One element that comes up again and again in the Dutch arrival stories is the “kist”. The government of the Netherlands would only let people bring a small amount of money out of the country but they could take as many possessions with them as they liked. A “kist” was a huge wooden crate for household items. One family did indeed bring the kitchen sink and another visitor told us that his mother brought the rock that they used to hold their front door open because she did not know if such a thing would be available in Canada.

I have only heard one story about a Dutch family arriving with more money than the Dutch government allowed. This family was making the North Atlantic crossing aboard the Groote Beer, which for some reason was having a problem with its ballast on this particular trip. When the ballast problem combined with a terrible storm at sea most of the passengers and half of the crew were so seasick that they could not function. The father of the man that told me the story was not sick so the captain asked him to pitch in and help sail the ship. Upon arriving at Pier 21 the captain paid the man exactly what a sailor would have made and thanked him for his assistance.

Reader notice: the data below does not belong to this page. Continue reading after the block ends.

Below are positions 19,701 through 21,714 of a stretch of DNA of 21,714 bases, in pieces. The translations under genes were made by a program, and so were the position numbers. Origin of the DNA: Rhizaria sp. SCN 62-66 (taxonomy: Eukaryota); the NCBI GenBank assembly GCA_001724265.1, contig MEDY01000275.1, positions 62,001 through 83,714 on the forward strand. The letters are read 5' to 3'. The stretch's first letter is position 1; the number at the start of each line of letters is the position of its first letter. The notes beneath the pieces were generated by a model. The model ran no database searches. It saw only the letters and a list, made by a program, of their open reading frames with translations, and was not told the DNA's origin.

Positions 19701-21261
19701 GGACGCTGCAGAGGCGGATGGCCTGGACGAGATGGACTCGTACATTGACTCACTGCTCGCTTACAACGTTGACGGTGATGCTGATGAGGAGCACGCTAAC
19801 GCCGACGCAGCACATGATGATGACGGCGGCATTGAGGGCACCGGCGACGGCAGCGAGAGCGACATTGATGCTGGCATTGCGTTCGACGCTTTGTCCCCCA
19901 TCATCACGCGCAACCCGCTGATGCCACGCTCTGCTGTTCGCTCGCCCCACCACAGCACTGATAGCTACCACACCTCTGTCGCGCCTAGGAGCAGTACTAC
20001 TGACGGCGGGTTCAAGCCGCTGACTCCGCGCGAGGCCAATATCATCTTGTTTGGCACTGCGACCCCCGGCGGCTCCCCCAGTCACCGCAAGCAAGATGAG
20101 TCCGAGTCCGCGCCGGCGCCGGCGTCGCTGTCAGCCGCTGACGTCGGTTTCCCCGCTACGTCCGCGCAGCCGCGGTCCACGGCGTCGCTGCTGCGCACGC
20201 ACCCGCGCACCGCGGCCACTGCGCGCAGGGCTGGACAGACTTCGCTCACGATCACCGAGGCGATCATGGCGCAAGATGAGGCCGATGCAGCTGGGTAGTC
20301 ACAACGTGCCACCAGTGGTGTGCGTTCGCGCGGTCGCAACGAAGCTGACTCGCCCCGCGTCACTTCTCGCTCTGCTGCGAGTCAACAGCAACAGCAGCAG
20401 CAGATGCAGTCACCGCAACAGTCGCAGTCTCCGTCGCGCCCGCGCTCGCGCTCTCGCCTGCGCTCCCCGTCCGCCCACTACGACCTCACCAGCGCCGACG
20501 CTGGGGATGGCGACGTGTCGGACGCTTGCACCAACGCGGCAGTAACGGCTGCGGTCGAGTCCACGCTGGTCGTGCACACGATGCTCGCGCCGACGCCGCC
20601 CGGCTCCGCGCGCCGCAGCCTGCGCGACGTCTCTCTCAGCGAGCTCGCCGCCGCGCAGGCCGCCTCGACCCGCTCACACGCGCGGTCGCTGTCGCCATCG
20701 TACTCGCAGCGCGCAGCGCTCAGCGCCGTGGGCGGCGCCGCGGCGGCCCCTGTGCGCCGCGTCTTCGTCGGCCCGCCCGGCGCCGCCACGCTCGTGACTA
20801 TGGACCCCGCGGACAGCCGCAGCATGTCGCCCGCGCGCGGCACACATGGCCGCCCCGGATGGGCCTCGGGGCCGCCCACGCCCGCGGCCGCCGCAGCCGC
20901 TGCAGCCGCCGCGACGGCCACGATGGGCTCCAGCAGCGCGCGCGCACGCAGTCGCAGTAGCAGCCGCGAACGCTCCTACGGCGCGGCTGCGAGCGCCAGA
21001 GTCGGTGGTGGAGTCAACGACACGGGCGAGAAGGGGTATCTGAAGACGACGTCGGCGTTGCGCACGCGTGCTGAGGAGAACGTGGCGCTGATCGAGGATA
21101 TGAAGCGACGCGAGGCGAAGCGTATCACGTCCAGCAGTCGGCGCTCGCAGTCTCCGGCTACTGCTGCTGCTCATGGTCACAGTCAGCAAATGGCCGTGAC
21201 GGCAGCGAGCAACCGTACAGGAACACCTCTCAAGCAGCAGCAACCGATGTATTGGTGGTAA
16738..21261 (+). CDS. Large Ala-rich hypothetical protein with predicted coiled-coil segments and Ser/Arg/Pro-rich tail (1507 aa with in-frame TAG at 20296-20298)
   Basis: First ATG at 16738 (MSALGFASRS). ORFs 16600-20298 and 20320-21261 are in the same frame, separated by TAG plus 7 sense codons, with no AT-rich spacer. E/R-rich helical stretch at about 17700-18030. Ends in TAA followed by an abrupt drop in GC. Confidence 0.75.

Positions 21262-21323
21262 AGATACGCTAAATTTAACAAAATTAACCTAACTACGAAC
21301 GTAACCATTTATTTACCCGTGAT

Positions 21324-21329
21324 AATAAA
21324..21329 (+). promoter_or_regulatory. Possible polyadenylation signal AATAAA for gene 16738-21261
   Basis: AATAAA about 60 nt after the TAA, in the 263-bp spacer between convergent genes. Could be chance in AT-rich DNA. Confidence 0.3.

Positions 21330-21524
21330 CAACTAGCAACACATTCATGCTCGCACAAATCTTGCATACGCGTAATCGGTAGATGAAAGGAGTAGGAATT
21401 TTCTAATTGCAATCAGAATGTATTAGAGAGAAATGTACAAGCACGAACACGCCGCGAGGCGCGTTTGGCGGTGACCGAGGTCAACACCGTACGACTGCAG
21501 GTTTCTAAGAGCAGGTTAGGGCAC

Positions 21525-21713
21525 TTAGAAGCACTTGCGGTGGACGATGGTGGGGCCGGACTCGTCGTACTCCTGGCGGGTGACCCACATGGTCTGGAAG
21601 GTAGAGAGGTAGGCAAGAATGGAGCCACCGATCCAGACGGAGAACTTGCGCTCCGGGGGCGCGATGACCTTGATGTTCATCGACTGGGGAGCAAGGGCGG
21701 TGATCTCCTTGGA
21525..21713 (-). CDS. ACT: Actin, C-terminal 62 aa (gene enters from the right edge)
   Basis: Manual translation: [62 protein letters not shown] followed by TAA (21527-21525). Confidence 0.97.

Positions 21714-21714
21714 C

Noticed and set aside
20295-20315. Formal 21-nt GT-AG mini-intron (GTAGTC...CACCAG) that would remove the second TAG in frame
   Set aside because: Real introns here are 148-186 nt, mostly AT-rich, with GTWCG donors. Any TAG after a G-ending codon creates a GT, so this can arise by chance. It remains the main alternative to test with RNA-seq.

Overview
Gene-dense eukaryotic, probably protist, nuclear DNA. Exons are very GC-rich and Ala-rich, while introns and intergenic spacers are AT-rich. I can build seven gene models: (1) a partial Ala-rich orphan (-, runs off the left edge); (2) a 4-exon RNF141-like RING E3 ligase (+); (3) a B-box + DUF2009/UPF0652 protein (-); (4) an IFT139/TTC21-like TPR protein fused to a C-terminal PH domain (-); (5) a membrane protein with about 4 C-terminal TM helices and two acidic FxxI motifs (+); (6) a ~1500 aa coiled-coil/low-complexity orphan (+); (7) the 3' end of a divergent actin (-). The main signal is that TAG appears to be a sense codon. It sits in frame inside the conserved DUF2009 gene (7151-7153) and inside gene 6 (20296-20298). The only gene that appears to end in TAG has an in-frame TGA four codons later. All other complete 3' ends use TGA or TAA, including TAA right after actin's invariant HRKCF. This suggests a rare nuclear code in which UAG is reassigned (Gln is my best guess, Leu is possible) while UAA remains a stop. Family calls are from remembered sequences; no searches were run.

Diary excerpt.
Diary excerpt from Rudy Katerberg.
Credit: Canadian Museum of Immigration at Pier 21 [DI2013.1553.1j]

The Dutch have contributed to Canada in countless ways and their visits to Pier 21 motivate and inspire us to keep telling the stories of Canadian immigration. I will close with a quick story that I think illustrates the spirit of these wonderful people. Two Dutch sisters recently visited our Resource Centre to do some research and see images of the ships that brought them and their young husbands to Canada in the 1950’s. One of the sisters told us that her husband had always dreamed of a little farm but that they ended up in the city. In later life they did buy a cattle farm and build it into a successful business. At this point in the story she began to get emotional and we were all thinking the same thing, that the husband had died and she had lost the farm.

We held our breath as, after a little encouragement from her sister, she continued and the story went somewhere that we hadn’t expected. Her husband had developed Alzheimer’s Disease and could no longer operate the farm. Instead of selling the farm and abandoning her husband’s dream she and her son had converted it into an orchard. She knew that she could not handle the cattle but she figured that she could make a go of the orchard and indeed she did. This resilience and strength of spirit does not characterize the Dutch alone but they are an extraordinary people.

Vander Mey’s To All Our Children and Gerrits’ They Farmed Well are excellent reading on the subject and Debi van de Wiel’s They Followed the Stars to Canada is a wonderful introduction to the topic written for children. Pier 21 also houses many stories written by Dutch immigrants and their descendents which we happily share with all interested parties.

by Carrie-Ann Smith, Vice President, Audience Engagement